I wish that those who chose to go into politics will do so for the sole purpose of improving the quality of life for every citizen, refusing to accept any form of payment or privilege thereby limiting their own term to the time they have to offer.

I wish for everyone of working age to have a job and, as they find a career they enjoy, they are respected for the job they do contributing to our society. (Shouldn’t we respect food service, waste collection, or any other job as much as another? Where would we be without many services we take for granted?)

What selfless wishes would you add?


A Nice Teacher

My niece asked my wonderful husband, who is a teacher, “what kind of teacher are you?” this weekend.  He is humble and will say he is average, but I am proud to say he is a great teacher who really cares about students and makes learning science fun and interesting.  He is a storyteller.  He can weave a tale with facts and examples that students won’t forget.  I know there have been many former students who have let him know they became teachers because of his influence.

So it is interesting to find this article from the Washington Post, “It is harder for us to be nice to kids”.  It is well worth a read,

“Getting tough on kids will not make them tougher or any smarter.  Forcing educators to act like their hands are tied at the most important moments in a child’s life only teaches children that the adults in their lives are powerless.  Turning a deaf ear to the needs of kids, to moments when we could be kind rather than just follow the rules, does not help kids learn anything except that those in charge are operating at the lowest level of ethical reasoning.”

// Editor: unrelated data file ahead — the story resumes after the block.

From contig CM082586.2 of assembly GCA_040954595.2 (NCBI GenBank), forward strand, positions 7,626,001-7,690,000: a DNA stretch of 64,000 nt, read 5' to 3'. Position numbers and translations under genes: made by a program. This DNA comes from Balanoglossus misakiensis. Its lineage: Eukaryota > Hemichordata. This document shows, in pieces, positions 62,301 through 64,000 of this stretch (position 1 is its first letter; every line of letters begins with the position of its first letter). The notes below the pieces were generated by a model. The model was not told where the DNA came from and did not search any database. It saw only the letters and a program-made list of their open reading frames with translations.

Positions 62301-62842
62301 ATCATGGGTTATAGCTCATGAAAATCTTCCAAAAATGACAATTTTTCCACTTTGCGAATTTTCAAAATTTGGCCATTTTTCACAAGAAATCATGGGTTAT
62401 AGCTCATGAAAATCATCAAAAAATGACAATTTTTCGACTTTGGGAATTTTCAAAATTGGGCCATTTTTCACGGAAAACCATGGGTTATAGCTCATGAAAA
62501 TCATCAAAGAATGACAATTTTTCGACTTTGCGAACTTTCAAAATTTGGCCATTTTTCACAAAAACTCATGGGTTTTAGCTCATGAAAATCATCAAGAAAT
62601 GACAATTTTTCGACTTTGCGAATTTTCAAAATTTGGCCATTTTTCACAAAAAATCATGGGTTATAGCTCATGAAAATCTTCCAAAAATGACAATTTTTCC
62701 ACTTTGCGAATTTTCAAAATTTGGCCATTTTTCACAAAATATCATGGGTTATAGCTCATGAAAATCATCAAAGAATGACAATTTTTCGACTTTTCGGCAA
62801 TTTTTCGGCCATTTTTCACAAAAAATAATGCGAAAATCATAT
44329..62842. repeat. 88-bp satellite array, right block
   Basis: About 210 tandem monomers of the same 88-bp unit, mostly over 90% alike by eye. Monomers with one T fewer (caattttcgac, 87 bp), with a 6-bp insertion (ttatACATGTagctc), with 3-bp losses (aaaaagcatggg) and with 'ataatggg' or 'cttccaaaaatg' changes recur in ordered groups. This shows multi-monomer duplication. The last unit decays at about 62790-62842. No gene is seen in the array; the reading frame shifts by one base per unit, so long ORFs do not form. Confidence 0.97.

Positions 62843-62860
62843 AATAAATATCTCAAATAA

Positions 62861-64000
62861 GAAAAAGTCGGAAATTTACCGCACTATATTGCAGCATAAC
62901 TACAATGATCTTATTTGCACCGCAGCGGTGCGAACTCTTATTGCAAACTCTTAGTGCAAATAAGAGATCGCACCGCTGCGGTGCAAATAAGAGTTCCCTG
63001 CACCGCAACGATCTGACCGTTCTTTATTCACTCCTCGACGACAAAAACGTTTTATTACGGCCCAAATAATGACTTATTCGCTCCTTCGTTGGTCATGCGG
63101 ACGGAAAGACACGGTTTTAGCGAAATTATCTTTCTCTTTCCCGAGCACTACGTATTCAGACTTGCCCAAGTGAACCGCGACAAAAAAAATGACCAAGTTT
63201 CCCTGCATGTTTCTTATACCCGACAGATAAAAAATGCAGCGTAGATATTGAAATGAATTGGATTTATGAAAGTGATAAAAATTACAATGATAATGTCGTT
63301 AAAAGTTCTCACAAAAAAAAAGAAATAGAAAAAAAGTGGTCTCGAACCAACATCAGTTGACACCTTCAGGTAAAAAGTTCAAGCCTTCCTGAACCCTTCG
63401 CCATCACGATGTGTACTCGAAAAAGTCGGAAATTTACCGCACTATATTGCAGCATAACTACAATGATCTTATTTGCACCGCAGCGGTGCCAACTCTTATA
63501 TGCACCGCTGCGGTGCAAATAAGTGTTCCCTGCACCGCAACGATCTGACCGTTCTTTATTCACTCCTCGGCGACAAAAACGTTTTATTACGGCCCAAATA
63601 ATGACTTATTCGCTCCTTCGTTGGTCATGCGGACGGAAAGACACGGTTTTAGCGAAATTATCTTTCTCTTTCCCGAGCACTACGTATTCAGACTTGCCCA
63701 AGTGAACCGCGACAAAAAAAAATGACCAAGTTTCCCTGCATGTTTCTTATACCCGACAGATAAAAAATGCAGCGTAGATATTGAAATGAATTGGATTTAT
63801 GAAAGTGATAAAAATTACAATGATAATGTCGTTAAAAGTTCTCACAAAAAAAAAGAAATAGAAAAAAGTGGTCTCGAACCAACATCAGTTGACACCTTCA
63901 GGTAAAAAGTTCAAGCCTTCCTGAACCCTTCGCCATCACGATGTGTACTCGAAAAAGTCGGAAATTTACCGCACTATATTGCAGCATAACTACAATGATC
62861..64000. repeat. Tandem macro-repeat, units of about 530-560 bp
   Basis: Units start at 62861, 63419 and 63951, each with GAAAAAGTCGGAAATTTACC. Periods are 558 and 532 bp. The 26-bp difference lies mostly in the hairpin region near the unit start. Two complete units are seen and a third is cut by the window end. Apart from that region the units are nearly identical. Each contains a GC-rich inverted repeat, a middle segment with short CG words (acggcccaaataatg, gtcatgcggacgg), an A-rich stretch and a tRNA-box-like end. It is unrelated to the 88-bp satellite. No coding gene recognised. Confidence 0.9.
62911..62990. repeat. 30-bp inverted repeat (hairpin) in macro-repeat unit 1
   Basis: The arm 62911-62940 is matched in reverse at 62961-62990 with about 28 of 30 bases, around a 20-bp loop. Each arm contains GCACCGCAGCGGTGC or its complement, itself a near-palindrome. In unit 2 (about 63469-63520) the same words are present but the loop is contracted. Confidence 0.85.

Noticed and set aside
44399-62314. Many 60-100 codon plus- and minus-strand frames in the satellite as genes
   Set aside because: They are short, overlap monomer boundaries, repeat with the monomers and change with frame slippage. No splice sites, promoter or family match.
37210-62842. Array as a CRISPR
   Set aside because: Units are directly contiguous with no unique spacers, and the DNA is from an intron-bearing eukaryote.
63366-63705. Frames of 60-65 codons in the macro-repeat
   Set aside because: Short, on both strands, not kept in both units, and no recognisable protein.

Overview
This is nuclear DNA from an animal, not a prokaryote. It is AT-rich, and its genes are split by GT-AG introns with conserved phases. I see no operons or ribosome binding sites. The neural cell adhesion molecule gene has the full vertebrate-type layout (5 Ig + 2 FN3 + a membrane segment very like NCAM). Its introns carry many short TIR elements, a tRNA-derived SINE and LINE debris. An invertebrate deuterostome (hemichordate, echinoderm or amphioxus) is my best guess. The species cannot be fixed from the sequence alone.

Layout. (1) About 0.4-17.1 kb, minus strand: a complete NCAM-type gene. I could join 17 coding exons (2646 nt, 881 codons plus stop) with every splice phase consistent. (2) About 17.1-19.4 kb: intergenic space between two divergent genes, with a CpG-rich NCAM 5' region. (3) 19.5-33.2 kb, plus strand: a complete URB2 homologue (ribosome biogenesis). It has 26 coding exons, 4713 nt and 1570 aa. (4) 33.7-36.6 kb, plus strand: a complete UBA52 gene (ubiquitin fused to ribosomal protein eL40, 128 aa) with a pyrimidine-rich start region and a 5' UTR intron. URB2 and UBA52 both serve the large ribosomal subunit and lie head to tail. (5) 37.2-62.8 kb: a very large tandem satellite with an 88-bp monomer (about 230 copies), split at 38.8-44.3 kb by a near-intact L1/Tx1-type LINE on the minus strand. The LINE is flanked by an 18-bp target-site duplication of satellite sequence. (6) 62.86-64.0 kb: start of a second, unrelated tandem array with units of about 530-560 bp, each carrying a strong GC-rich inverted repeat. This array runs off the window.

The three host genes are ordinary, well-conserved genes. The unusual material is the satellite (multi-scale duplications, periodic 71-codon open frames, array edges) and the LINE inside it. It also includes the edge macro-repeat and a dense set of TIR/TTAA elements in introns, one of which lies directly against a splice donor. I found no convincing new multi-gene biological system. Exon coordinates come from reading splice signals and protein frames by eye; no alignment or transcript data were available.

“We can teach our children a better lesson.  We can teach them, as I’ve seen hundreds of children learn at my school, that when the chips are down teachers come through.  We can teach them that when it seems like there is no way out of the hole that they have dug, a member of the school staff will show up with a shovel.  We can teach them that no matter what silly, dumb, or downright ignorant thing he or she has said or done in the past, caring adults have short memories for minor mistakes and longer memories for serious work and accomplishment.”

So true.